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Schools here faring well on inclusive education

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When it comes to inclusive education in the province, school boards here in Rainy River District are faring better than most.

At least that was the opinion of experts during a workshop here last week on Effective Education Advocacy, hosted by Community Living Ontario and Community Living Fort Frances and District.

Gordon Porter, director of Inclusive Education Canada, said inclusive education is an issue in many parts of Canada, including urban Ontario.

“Here in Northwestern Ontario, geography kind of mitigates the challenge in you have a small and rather scattered population, so it’s not easy to construct segregated alternatives,” he explained.

“It’s more natural to use the local schools than it is in highly urban areas,” he reasoned.

Kimberley Gavan, with Community Living Ontario, noted of the 72 school boards in the province, only two or three have an inclusion policy.

Both the Rainy River District School Board and the Northwest Catholic District School Board have documents in place supporting equity and inclusion.

“The Rainy River District School Board will serve staff, students, and families in diverse communities by imbedding the principles of fairness, equity, and inclusive education into all aspects of its operations, structures, policies, programs, procedures, guidelines, and practices,” notes board policy 2.67.

The local Catholic board, meanwhile, has a procedure in place to “extend, develop, and implement strategies to actively engage students, parents, families, and the wider community in the review, development, and implementation of initiatives to support and promote equity and inclusive education.”

Gavan noted six or seven school boards in Ontario still have fully-segregated schools while the majority of schools in the province have segregated classes.

“So in many parts of the province, we are still trying to sell the concept of students studying side-by-side, in spite of all the research,” she stressed.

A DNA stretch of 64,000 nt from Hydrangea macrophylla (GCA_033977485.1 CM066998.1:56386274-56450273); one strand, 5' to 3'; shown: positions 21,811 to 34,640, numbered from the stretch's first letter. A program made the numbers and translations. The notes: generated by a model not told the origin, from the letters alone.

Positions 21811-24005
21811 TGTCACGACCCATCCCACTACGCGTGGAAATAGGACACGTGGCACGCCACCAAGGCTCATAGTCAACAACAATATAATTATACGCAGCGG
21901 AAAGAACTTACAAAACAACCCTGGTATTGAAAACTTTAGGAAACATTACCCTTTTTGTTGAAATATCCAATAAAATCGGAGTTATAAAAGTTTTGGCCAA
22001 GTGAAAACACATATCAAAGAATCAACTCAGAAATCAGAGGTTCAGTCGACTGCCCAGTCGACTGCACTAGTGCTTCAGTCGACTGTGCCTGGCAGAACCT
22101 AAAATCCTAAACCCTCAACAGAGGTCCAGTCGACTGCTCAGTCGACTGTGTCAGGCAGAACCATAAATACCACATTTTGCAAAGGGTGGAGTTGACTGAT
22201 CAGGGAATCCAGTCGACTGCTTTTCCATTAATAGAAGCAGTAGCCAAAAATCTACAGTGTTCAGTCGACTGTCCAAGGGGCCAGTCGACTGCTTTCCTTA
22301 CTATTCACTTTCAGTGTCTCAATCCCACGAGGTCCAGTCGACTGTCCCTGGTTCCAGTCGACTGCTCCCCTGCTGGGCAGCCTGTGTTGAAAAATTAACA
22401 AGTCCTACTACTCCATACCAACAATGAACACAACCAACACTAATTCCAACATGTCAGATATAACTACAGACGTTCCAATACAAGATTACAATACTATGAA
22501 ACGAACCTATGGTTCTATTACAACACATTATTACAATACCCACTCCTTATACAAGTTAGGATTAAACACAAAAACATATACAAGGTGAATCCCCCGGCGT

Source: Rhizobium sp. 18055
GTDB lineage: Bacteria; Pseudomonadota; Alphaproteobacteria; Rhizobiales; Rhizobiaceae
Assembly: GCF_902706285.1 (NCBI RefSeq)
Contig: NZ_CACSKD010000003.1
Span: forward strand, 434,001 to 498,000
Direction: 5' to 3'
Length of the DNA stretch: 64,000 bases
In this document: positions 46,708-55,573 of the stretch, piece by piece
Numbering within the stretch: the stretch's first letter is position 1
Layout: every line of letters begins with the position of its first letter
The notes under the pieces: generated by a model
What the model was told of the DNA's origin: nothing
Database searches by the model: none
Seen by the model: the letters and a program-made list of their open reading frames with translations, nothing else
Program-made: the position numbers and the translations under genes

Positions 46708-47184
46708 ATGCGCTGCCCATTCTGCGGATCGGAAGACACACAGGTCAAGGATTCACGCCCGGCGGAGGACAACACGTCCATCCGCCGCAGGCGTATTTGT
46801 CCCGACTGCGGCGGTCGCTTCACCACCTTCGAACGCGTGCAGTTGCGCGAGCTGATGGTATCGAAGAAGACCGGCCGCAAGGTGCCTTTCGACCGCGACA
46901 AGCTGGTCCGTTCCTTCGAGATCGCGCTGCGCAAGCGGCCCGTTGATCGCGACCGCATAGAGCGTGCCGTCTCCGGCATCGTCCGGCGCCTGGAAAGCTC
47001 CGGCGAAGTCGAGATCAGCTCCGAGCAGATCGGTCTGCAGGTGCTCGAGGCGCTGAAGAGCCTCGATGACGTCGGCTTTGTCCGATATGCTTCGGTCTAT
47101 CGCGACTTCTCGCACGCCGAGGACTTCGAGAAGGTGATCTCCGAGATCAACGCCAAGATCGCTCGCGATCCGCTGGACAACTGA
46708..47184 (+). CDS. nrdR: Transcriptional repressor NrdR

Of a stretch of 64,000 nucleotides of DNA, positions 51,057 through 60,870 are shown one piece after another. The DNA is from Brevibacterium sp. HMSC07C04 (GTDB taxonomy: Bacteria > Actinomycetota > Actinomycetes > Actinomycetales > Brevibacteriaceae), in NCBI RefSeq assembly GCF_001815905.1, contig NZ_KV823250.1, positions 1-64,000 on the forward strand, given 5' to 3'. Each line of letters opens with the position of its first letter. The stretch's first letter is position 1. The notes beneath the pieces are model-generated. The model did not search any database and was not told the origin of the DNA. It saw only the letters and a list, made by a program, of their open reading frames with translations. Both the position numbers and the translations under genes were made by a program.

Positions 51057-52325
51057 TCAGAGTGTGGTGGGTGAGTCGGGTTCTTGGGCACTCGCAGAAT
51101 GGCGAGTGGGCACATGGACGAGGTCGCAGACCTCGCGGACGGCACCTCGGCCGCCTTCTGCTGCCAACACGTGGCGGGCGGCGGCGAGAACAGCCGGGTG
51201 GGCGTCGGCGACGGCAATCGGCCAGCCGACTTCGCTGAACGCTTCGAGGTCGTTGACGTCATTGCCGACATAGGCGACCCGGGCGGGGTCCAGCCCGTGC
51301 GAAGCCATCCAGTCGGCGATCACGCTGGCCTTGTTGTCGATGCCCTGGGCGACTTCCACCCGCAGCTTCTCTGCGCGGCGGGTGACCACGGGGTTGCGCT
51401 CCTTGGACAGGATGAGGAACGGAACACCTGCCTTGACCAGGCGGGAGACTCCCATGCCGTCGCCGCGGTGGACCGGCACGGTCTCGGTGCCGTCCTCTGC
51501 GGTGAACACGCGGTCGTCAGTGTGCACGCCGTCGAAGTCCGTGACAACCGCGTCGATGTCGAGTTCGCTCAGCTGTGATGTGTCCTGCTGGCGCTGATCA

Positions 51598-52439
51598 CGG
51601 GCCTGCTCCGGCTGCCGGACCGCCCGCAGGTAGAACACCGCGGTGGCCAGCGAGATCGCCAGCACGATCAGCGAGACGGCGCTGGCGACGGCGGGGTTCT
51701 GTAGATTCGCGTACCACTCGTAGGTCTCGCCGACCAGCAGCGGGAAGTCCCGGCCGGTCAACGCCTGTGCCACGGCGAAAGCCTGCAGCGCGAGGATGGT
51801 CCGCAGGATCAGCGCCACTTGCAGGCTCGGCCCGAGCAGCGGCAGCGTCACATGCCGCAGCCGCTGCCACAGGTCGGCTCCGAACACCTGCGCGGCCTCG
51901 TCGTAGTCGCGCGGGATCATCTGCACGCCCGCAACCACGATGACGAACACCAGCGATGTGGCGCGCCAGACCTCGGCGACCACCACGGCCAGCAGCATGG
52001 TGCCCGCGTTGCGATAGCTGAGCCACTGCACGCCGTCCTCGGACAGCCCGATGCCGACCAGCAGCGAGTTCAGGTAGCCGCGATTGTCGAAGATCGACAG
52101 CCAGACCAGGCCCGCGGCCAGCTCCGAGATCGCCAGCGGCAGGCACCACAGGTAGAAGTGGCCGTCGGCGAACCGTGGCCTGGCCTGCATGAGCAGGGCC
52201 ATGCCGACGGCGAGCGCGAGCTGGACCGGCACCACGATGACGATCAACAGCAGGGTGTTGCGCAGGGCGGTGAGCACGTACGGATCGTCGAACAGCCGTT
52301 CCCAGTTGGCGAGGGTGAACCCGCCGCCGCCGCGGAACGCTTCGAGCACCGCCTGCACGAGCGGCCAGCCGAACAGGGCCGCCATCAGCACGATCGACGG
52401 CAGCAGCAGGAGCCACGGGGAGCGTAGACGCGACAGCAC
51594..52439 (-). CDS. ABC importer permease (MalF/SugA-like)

“Research shows students are better students when they learn alongside kids with diverse needs and learning styles.”

Gavan was pleased to hear there are no segregated classes here in Rainy River District.

“There’s a handful of students who are being brought together because of a commonality of their disability,” she conceded.

“But for the most part, students in Fort Frances are welcomed and included in their local schools.”

Both Porter and Gavan said while the issue of inclusive schools isn’t as prominent here, there still are challenges.

“I understand there are challenges to make inclusion work for kids with behavioural problems,” Porter suggested.

“Kids are still being suspended and expelled because of behaviour—behaviour based on disability often—and so there is still a lot of work to be done,” echoed Gavan.

“But I think Fort Frances is in a good position to reach that tipping point in terms of good inclusive practice of students learning side-by-side, in spite of the challenges.”

Porter, who works all over Canada supporting teachers and educators, as well as parents and families, shared his insight with representatives for local agencies about why inclusive education is important.

He also outlined some of the key principles of how you do it, as well as how to support families as they engage with the school system.

The workshop also addressed the legal and human rights framework that exists in Ontario.

“Our interest is in good education for all children,” stressed Gavan. “Often kids who have a disability, there are different expectations about their learning and about what they are going to get out of school.”

But she reiterated it’s important for all students to learn together.

“What we’re really hoping is that kids get really good, solid education opportunities that help them to think about what’s possible for their future,” Gavan said.

“If we’re learning alongside one another, we understand how to be together,” she reasoned. “We learn what accommodations each of us need to bring the best out in one another.

“So we think it’s really important for kids to be learning side-by-side with their peers, and that there are really good accommodations and supports for kids to do that.”

Gavan noted many of the people at last week’s workshop accompany families to school meetings and she wanted to help them think about their roles a little more broadly.

“What is the family experience, how do you advocate for good inclusive practices, how do you help people work as a team around the student?” she remarked, sharing some of the questions considered during her presentation.

“I think inclusive education is fundamental for students,” agreed Alanna Barr, executive director of Community Living Fort Frances and District.

“It’s about participation with your peers in the classroom, being part of a school community.

“I think Fort Frances is pretty progressive,” added Barr, noting that seemed to be the tone of the group.

Still, Barr said the workshop, which was touring Northwestern Ontario, was an important one to bring to the area.

“It’s enhancing what they already know about inclusive education,” she remarked.

“It’s about getting more experience, more knowledge, and improving access.”

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